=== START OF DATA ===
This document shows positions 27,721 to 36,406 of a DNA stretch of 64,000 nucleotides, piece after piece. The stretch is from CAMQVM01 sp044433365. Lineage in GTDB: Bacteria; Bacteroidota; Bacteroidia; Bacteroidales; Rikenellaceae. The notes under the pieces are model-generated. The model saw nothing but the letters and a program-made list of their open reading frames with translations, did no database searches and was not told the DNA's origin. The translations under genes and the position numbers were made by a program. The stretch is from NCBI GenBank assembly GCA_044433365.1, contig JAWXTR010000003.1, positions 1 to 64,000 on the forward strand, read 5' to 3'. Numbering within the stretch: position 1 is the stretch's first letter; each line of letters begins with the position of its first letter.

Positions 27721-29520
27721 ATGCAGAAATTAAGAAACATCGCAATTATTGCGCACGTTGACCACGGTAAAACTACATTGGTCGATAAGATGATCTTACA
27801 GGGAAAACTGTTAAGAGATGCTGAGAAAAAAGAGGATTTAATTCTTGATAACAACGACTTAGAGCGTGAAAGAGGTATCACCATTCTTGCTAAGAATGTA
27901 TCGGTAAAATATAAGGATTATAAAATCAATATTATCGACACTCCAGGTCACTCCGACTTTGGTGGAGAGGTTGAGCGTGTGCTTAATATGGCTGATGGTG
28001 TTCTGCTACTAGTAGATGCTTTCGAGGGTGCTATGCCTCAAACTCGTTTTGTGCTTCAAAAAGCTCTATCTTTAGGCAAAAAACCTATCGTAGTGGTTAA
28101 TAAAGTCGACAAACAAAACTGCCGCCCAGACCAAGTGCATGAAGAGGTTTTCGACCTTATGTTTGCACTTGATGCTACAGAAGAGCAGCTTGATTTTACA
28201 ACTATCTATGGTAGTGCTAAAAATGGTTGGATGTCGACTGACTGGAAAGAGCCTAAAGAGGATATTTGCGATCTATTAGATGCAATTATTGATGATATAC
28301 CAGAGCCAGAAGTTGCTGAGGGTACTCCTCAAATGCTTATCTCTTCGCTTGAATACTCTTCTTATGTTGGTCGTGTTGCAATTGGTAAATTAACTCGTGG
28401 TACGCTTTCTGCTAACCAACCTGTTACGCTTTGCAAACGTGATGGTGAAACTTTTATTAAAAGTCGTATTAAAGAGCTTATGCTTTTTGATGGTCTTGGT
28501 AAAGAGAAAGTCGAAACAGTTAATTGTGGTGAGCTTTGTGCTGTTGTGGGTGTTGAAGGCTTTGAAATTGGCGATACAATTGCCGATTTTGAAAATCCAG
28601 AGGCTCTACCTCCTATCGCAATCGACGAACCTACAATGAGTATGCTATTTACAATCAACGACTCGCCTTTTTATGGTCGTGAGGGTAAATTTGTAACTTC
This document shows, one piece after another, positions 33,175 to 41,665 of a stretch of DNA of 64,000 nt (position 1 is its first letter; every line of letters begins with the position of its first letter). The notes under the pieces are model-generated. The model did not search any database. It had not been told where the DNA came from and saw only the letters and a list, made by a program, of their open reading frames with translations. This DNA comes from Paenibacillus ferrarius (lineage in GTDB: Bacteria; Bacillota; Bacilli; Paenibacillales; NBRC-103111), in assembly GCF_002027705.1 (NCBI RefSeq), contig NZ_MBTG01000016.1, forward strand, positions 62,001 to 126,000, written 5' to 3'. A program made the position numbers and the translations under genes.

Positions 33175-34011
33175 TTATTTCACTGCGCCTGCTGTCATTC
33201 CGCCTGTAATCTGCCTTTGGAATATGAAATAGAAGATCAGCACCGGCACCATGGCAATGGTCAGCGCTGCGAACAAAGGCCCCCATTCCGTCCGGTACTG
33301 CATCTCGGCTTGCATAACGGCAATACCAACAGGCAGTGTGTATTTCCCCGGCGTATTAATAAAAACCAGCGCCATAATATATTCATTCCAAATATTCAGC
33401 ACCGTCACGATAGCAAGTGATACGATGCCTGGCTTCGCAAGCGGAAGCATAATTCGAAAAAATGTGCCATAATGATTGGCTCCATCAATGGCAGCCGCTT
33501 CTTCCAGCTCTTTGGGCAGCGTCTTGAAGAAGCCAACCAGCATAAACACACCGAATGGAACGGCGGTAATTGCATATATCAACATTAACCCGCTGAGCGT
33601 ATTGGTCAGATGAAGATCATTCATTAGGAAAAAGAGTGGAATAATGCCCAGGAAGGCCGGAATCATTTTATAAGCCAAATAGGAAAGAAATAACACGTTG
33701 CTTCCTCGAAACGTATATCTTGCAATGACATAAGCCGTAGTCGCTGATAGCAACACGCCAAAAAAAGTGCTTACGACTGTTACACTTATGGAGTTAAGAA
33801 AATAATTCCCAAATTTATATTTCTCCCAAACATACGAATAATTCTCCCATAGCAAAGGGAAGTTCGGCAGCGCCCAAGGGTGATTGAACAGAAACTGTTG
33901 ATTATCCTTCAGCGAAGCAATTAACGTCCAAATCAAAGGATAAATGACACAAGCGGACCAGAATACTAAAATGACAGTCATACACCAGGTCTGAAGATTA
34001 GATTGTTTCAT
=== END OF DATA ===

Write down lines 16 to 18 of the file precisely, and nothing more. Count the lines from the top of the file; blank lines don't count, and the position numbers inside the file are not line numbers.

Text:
33201 CGCCTGTAATCTGCCTTTGGAATATGAAATAGAAGATCAGCACCGGCACCATGGCAATGGTCAGCGCTGCGAACAAAGGCCCCCATTCCGTCCGGTACTG
33301 CATCTCGGCTTGCATAACGGCAATACCAACAGGCAGTGTGTATTTCCCCGGCGTATTAATAAAAACCAGCGCCATAATATATTCATTCCAAATATTCAGC
33401 ACCGTCACGATAGCAAGTGATACGATGCCTGGCTTCGCAAGCGGAAGCATAATTCGAAAAAATGTGCCATAATGATTGGCTCCATCAATGGCAGCCGCTT